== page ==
Legislators Should Forgo Pay until Budget Passed
Raleigh, N.C. – As the deadline for passing a new budget nears one month overdue, a new poll released today by the Civitas Institute shows that an overwhelming majority of voters think legislators should stop getting paid until they complete their work on the state’s budget.
According to the live caller poll of 600 voters, 65 percent of voters thought that NC legislators should forego their paychecks if they miss the deadline of passing a budget by the end of the fiscal year. 27 percent said they should continue to get paid. 8 percent of voters were unsure.
“As budget negotiations drag on into the dog days of summer, voters obviously feel elected officials should complete the job they were sent to Raleigh to do,” said Civitas Institute Senior Legislative Analyst Chris Hayes. “The only job required of the General Assembly is to adopt a state budget, if legislators are not going to do that on time, then they should not be compensated for a job they aren’t doing.”
The proposal is supported across all ages, races and political parties, and receives the highest support (75 percent) from government employees.
The Civitas Poll is the only monthly live-caller poll of critical issues facing North Carolina. For more polling information on Civitas polling see www.nccivitas.org/media/poll-results/.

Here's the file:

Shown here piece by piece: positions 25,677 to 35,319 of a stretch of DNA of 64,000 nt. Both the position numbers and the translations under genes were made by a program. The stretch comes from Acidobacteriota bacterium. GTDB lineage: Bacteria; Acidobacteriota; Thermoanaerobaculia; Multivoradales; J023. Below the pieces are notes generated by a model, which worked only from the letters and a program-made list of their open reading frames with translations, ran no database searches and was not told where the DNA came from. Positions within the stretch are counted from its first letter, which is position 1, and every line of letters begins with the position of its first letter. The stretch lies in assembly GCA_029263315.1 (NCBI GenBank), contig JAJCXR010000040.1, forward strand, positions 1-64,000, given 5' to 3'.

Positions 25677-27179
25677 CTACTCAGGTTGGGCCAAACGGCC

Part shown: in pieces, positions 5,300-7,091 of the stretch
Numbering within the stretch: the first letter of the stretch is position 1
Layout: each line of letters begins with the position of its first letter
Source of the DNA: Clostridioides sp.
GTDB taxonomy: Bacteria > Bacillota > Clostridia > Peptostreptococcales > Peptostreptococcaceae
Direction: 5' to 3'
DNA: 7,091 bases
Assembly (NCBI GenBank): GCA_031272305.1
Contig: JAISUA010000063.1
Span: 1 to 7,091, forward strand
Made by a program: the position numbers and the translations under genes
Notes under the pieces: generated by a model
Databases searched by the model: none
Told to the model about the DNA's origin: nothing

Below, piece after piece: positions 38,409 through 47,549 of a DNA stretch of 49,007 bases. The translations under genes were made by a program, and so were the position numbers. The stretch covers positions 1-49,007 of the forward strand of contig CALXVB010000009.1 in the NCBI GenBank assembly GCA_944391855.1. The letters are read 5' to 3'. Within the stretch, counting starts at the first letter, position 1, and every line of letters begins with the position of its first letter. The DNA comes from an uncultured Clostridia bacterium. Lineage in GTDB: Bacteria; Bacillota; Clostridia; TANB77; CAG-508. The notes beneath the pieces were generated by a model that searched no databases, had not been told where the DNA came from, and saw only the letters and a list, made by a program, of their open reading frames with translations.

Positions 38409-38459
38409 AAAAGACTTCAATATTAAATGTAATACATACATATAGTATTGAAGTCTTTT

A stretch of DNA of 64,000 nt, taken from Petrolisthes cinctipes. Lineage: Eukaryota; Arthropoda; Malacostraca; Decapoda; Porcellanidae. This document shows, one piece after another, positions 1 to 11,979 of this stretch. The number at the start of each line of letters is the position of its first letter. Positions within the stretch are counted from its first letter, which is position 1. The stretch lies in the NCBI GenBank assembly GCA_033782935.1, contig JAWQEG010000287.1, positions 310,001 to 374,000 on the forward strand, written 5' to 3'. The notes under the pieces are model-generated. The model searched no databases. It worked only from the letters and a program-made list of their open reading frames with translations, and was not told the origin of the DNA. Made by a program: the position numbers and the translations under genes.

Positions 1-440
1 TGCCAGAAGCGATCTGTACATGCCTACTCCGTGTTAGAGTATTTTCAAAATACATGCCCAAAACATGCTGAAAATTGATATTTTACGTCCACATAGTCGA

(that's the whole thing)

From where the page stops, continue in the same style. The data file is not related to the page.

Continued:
Full text of questions:
NC Legislators are supposed to pass a state budget by July 1st. Do you think legislators should stop getting paid if they miss this deadline until they pass a budget?
Yes – 65%
No – 27%
Not Sure – 8%
The study of 600 registered voters was conducted July14-17, 2009 by Tel Opinion Research of Alexandria, Virginia. All respondents were part of a fully representative sample of registered voters in North Carolina. For purposes of this study, voters we interviewed had to have voted in either the 2004, 2006 or 2008 general elections or were newly registered voters since 2008.
The confidence interval associated with a sample of this size is such that: 95 percent of the time, results from 600 interviews (registered voters) will be within +-4% of the “True Values.” True Values refer to the results obtained if it were possible to interview every person in North Carolina who had voted in either the 2004, 2006 or 2008 general elections or were newly registered voters since 2008.